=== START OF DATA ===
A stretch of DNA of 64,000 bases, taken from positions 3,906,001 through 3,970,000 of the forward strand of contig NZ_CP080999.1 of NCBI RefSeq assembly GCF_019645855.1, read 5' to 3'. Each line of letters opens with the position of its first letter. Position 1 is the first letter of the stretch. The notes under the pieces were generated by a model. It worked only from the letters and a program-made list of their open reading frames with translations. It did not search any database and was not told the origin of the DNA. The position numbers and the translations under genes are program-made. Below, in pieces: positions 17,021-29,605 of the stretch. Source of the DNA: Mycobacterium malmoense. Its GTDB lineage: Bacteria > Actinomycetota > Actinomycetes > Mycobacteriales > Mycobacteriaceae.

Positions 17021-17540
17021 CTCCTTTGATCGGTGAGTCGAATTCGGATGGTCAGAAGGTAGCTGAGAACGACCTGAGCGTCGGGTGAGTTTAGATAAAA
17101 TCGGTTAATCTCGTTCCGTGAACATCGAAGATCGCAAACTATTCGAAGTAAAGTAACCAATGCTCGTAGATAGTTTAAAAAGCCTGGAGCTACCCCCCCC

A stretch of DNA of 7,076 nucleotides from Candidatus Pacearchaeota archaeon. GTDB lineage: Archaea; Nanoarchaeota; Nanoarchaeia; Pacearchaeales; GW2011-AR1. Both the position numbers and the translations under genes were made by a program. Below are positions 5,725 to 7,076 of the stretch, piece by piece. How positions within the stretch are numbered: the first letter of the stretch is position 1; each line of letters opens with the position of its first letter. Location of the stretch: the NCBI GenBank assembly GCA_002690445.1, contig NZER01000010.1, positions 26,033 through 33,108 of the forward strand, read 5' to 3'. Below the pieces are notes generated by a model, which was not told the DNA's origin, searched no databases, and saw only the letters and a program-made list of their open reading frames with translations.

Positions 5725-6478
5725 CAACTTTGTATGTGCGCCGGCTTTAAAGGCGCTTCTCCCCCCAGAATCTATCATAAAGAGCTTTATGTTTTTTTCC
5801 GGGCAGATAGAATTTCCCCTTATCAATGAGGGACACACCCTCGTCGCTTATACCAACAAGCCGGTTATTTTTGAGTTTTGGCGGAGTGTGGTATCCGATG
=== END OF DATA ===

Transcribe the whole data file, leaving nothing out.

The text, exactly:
A stretch of DNA of 64,000 bases, taken from positions 3,906,001 through 3,970,000 of the forward strand of contig NZ_CP080999.1 of NCBI RefSeq assembly GCF_019645855.1, read 5' to 3'. Each line of letters opens with the position of its first letter. Position 1 is the first letter of the stretch. The notes under the pieces were generated by a model. It worked only from the letters and a program-made list of their open reading frames with translations. It did not search any database and was not told the origin of the DNA. The position numbers and the translations under genes are program-made. Below, in pieces: positions 17,021-29,605 of the stretch. Source of the DNA: Mycobacterium malmoense. Its GTDB lineage: Bacteria > Actinomycetota > Actinomycetes > Mycobacteriales > Mycobacteriaceae.

Positions 17021-17540
17021 CTCCTTTGATCGGTGAGTCGAATTCGGATGGTCAGAAGGTAGCTGAGAACGACCTGAGCGTCGGGTGAGTTTAGATAAAA
17101 TCGGTTAATCTCGTTCCGTGAACATCGAAGATCGCAAACTATTCGAAGTAAAGTAACCAATGCTCGTAGATAGTTTAAAAAGCCTGGAGCTACCCCCCCC

A stretch of DNA of 7,076 nucleotides from Candidatus Pacearchaeota archaeon. GTDB lineage: Archaea; Nanoarchaeota; Nanoarchaeia; Pacearchaeales; GW2011-AR1. Both the position numbers and the translations under genes were made by a program. Below are positions 5,725 to 7,076 of the stretch, piece by piece. How positions within the stretch are numbered: the first letter of the stretch is position 1; each line of letters opens with the position of its first letter. Location of the stretch: the NCBI GenBank assembly GCA_002690445.1, contig NZER01000010.1, positions 26,033 through 33,108 of the forward strand, read 5' to 3'. Below the pieces are notes generated by a model, which was not told the DNA's origin, searched no databases, and saw only the letters and a program-made list of their open reading frames with translations.

Positions 5725-6478
5725 CAACTTTGTATGTGCGCCGGCTTTAAAGGCGCTTCTCCCCCCAGAATCTATCATAAAGAGCTTTATGTTTTTTTCC
5801 GGGCAGATAGAATTTCCCCTTATCAATGAGGGACACACCCTCGTCGCTTATACCAACAAGCCGGTTATTTTTGAGTTTTGGCGGAGTGTGGTATCCGATG